Surprising to me was how many different varieties of skis there are in outside of downhill skis. Nordic skis, skate skis, forest skis, backcountry skis, telemarking skis. My head hurts just trying to remember all of them.
I told them I had never skied before and let them do the rest.
Honestly, for six days I could probably deal with anything. Nordic skis, what I ended up with, are small, thin, and light, with boots that only clip in the front. These are mainly used on groomed tracks where there is usually a pair of tracks/grooves in the snow for you to slide gleefully along. Which was fine for me!
Guided Ski Tours
As I wrote earlier, this was a huge reason why I ended up going to Kiilopaa. While I’m not shy of adventure, the Boy Scout in me is very aware of all the potential dangers that can await one in the snowy wilderness. I was more than happy to sign up for every ski tour they offered, without really reading what it was about. Don’t worry, that’s not some dramatic foreshadowing about getting in over my head! What I lacked in skill and experience I made up for in youthful exuberance and being a professional athlete. Being the youngest by 20 years most of the time didn’t hurt either!
The trips ranged quite a bit, from 5km on groomed trails to 17km, winding our way through the tranquil, untouched, and deep powder of the Urho Kekkonen National Park.
Some stayed up on ridge lines, with sweeping views in the surrounding areas while others got up close and intimate with the forest. Not so intimate that I ran into a tree mind you, but I came close a couple times! One even included a stop in a remote hut with fresh coffee, donuts, and a very welcome fireplace. You’ll see from the photos that the weather ranged from sunny to snowy and cold to hot. Well again, relatively… The coldest day was -23C, the warmest -3C.
Stuffing My Face
It’s not that I’m cheap… I just like getting my money’s worth! Therefore I view every buffet as a personal and financial challenge; as if I have to prove a point to my bank account. Add that to the intense cardio I was doing everyday, and I was going full out with emotion for every meal. And somehow my pants were falling off me by the end of the trip!
I’ll admit it, I was ashamed to be “that” guy, taking pictures of my food. It just really wasn’t that kind of place! But trust me when I say the food was pretty good. A great mix between standard fares and traditional Finnish foods and desserts! Lingonberries were probably my favorite. Similar to a cranberry, these tart little nuggets in my oatmeal made quite the breakfast routine! Also for breakfast I often had Karelian Pasties, very simple and very filling.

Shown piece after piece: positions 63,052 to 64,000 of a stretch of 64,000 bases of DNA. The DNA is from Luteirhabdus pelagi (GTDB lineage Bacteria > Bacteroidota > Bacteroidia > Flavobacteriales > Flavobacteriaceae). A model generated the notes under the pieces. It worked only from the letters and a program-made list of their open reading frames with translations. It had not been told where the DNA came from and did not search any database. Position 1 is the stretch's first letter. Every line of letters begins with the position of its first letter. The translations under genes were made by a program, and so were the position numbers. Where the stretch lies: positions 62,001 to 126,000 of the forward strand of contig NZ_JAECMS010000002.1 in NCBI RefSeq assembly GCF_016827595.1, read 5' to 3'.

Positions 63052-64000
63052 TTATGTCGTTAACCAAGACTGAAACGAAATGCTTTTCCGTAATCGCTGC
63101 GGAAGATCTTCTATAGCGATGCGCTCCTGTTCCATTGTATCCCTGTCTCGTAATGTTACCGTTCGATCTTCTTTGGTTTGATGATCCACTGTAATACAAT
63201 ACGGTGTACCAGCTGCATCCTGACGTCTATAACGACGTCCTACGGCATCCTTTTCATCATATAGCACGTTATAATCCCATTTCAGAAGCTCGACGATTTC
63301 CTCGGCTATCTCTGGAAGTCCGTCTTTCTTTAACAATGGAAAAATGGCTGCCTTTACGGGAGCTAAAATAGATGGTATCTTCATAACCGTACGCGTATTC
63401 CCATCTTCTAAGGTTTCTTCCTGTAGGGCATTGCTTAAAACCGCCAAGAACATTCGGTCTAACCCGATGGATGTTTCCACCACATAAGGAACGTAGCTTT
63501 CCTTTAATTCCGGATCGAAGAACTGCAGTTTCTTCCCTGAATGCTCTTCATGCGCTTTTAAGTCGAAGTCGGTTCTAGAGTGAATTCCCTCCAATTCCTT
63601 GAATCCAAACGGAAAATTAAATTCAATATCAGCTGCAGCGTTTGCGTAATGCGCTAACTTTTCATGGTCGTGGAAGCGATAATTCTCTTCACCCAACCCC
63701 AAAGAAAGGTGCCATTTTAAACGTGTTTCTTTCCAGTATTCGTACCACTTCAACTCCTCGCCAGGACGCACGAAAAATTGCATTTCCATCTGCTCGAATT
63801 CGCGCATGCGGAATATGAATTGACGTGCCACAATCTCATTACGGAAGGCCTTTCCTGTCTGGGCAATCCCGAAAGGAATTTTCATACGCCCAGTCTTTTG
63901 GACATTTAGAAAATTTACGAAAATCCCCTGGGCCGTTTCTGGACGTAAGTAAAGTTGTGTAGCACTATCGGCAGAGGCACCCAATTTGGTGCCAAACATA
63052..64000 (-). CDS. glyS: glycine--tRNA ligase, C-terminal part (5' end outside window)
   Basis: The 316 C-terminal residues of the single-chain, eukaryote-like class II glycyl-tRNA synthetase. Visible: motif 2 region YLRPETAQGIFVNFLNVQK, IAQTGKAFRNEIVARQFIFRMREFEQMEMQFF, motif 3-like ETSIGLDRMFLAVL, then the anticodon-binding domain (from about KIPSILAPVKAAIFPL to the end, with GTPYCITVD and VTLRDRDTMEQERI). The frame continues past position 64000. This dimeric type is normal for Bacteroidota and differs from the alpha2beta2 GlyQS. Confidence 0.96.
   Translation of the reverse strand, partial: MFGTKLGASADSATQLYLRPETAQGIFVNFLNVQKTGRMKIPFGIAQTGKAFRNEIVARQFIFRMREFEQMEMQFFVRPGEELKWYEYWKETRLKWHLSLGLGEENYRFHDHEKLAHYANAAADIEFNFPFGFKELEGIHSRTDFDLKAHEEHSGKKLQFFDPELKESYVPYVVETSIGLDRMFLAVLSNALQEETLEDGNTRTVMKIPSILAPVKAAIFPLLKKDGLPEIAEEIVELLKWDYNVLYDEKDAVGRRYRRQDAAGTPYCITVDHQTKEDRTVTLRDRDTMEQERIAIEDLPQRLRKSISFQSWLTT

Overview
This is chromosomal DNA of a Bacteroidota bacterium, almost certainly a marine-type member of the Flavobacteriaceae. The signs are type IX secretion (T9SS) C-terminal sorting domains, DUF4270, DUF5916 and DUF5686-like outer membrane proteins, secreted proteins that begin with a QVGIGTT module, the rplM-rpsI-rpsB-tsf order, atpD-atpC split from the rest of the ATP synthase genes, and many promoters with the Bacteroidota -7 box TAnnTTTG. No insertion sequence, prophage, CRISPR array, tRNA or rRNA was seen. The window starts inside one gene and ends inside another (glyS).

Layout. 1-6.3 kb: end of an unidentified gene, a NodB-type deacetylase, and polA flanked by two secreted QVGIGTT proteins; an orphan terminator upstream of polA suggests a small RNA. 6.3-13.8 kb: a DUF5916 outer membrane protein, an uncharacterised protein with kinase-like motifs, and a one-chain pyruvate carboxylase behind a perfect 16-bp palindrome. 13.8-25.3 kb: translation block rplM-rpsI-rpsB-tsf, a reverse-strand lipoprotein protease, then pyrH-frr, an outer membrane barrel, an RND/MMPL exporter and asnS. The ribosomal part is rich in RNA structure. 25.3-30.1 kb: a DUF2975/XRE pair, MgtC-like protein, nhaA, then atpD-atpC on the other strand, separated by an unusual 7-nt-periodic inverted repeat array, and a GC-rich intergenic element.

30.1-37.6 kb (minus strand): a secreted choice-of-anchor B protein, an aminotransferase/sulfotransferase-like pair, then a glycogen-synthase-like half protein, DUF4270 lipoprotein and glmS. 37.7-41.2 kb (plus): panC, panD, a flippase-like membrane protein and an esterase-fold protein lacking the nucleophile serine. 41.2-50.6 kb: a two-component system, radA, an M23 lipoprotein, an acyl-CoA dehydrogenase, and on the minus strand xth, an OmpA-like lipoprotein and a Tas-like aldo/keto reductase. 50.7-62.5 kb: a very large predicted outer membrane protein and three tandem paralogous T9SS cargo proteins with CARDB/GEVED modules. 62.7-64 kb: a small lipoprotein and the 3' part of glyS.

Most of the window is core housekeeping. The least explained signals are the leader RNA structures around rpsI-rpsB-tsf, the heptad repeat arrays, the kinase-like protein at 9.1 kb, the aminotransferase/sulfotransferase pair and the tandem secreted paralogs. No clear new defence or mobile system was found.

Dinners found me exploring other, more savory foods. From the rich and hearty rye breads to fresh white fish, to various reindeer dishes. They also has some incredible soups (how can you say no to that in winter?), like lohikeitto, a salmon and cream soup, and various root (potato, beet carrot) soups.
Trying to drink like a Finn, I washed down my reindeer stew with kotikalja. Translating to “home brew” this sweet, malty beverage is low enough in alcohol to be served as a soft drink.
Other nights found me splurging, buying a glass of Lapin Kulta, a Finnish beer that started in Lapland during the late 19th century. Desserts, of course, often had cardamom in them, and I normally went back for seconds… It’s a buffet remember?!
After eating (the polite term for what I did to all that poor food), I somehow managed to roll my way back. Almost every night after dinner was spent religiously looking at weather and aurora forecasts. A couple nights I hit the night ski runs too. Limited trails are lit, but they were completely empty most of the time. It made for a pretty unique after dinner workout, being able to ski under the stars.
I was going to include my experiences looking at, shooting, and general wonderment of the northern lights, but this post started to get a bit long. So I decided to write a separate post about that .Coming soon!
All vacations must come to an end, so I had to pack my bags and leave Kiilopaa and Finland eventually. There’s a strange feeling when you are in such a small, close environment like Kiilopaa. Even after just a week, I found myself smiling and nodding to almost every passing person. This habit carried over to Berlin, but after about five minutes of returned “who-is-this-crazy-man-and-why-is-he-staring-and-smiling-at-me” looks I realized some things are better left for the Lapland wilderness!